After winning the Giro d'Italia's stage 10 to Assisi, Rodriguez claimed the pink jersey of race leader and held it for 10 of the next 11 stages before succumbing to Ryder Hesjedal in the final time trial.
Hesjedal's overall victory moved him up into the top 10 in the world, he sits in 8th place with Vincenzo Nibali, Samuel Sanchez, Peter Sagan, Bradley Wiggins, Simon Gerrans, Damiano Cunego and Oscar Freire occupying the rest of the top positions.
This week marks the start of the Omega Pharma - QuickStep "Talent Training Camp" specifically dedicated to the under 23 and junior riders. The three-day event follows the success of the initiative in 2011.
The team has invited 10 athletes from the under 23 category and six junior riders from Belgium, The Netherlands, Norway, Denmark, Italy, Algeria and Australia. The riders will get the chance to get a hands-on, internal experience with Belgian-based outfit.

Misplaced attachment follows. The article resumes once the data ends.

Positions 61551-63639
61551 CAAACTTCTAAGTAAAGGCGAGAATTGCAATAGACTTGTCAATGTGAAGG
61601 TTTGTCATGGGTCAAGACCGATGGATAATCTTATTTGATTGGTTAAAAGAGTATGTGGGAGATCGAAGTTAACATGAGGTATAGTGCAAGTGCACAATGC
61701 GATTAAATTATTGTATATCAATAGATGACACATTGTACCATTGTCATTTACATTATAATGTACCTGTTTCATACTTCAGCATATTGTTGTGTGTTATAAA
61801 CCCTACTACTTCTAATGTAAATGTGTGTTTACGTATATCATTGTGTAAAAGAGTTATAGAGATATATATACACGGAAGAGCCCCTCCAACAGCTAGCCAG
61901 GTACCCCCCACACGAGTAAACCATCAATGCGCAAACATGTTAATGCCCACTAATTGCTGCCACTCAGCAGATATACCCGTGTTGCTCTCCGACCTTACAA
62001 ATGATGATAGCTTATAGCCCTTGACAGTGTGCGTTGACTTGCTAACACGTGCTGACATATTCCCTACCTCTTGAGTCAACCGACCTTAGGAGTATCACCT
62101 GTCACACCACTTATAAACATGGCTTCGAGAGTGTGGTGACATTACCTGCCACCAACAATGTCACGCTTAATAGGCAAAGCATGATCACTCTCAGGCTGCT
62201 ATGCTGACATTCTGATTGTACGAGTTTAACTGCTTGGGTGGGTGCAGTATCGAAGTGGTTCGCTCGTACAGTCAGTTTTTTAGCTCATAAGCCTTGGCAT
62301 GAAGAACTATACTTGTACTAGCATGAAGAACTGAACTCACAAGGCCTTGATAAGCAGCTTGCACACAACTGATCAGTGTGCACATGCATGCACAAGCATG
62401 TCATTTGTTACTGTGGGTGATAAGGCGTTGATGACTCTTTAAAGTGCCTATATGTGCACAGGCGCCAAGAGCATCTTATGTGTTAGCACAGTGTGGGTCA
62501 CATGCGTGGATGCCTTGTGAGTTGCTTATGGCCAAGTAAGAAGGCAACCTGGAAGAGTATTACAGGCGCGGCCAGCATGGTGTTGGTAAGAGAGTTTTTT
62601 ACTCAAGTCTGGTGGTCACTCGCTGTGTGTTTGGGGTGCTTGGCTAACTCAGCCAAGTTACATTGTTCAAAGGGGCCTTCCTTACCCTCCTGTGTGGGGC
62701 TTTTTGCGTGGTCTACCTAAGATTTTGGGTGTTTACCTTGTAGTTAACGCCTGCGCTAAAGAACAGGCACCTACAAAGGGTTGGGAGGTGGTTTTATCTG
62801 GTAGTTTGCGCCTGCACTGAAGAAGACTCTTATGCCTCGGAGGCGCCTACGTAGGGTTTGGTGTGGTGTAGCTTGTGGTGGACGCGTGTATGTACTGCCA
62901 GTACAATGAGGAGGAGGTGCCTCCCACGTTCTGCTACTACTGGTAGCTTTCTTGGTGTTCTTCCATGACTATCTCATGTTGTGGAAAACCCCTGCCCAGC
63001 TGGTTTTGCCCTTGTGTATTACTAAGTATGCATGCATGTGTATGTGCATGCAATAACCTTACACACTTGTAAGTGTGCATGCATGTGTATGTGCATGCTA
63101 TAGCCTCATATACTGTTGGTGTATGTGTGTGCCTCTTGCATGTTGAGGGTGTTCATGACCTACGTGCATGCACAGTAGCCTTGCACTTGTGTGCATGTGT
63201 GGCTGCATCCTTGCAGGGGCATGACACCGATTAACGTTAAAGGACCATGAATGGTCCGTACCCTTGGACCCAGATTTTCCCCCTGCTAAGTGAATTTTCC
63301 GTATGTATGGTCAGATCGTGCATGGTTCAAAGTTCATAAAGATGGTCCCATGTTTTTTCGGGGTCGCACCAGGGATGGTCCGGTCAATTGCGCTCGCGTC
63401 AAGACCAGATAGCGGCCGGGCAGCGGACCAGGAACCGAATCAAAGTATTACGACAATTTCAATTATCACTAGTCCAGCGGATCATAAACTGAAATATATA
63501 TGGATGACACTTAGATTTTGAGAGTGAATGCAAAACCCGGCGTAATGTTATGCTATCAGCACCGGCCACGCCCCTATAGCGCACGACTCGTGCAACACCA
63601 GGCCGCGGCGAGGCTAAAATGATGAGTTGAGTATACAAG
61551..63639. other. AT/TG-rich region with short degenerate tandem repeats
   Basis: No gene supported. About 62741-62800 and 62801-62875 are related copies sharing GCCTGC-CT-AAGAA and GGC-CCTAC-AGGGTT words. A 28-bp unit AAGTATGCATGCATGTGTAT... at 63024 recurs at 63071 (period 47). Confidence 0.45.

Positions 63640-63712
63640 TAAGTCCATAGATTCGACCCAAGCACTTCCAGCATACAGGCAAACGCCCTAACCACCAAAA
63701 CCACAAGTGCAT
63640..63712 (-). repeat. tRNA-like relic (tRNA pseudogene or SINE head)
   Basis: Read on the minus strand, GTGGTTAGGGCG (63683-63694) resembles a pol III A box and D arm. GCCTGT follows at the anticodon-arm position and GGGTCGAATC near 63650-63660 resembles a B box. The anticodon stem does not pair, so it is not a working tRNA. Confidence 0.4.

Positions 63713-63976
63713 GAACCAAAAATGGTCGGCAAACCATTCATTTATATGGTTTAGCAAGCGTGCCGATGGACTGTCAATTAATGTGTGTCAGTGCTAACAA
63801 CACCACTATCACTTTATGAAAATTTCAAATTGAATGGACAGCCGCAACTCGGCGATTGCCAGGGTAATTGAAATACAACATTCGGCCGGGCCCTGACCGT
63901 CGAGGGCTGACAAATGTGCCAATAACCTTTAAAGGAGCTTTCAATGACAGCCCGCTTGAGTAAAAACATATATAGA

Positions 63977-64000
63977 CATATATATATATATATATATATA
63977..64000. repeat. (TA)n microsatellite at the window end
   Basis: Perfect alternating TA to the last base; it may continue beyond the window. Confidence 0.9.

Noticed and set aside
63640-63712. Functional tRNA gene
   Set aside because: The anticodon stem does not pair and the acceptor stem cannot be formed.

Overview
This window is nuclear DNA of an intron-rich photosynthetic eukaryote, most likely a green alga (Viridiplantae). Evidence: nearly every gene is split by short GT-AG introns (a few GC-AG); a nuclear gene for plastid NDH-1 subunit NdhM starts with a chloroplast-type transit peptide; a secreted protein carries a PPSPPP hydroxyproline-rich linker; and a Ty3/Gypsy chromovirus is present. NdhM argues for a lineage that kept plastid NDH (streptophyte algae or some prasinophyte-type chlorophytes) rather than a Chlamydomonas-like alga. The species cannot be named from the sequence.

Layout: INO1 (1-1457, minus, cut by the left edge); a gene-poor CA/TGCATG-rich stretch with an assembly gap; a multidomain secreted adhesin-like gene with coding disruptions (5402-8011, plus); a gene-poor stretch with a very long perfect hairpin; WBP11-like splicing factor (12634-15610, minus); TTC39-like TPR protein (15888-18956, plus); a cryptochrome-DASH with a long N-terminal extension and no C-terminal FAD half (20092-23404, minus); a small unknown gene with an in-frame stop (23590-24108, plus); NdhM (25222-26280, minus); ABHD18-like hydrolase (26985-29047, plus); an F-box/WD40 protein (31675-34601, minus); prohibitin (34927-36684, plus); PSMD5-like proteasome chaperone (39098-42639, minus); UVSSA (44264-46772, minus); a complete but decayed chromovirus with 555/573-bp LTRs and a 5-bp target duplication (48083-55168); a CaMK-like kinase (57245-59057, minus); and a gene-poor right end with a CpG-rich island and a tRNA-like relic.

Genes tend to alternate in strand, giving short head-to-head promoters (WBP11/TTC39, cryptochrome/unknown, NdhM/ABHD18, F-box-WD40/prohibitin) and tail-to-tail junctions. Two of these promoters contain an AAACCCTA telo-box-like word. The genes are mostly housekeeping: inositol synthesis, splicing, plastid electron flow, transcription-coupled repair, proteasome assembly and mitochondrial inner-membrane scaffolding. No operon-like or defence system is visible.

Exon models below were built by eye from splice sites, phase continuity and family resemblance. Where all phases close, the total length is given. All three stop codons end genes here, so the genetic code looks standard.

The athletes were selected based on their results, but also on the advice from the team's sports coaches and Sport Directors. However, due to various competitive commitments, not all of the invited athletes will be able to attend the camp. Those athletes who do attend will pedal side by side with some of the team's professional athletes during daily training regimens before joining individual and group meetings to determine the team's working methods.
"We believe that investing in young talent is a cornerstone for the team's medium and long term strategies," explained Sports Director Tom Steels, who heads this project.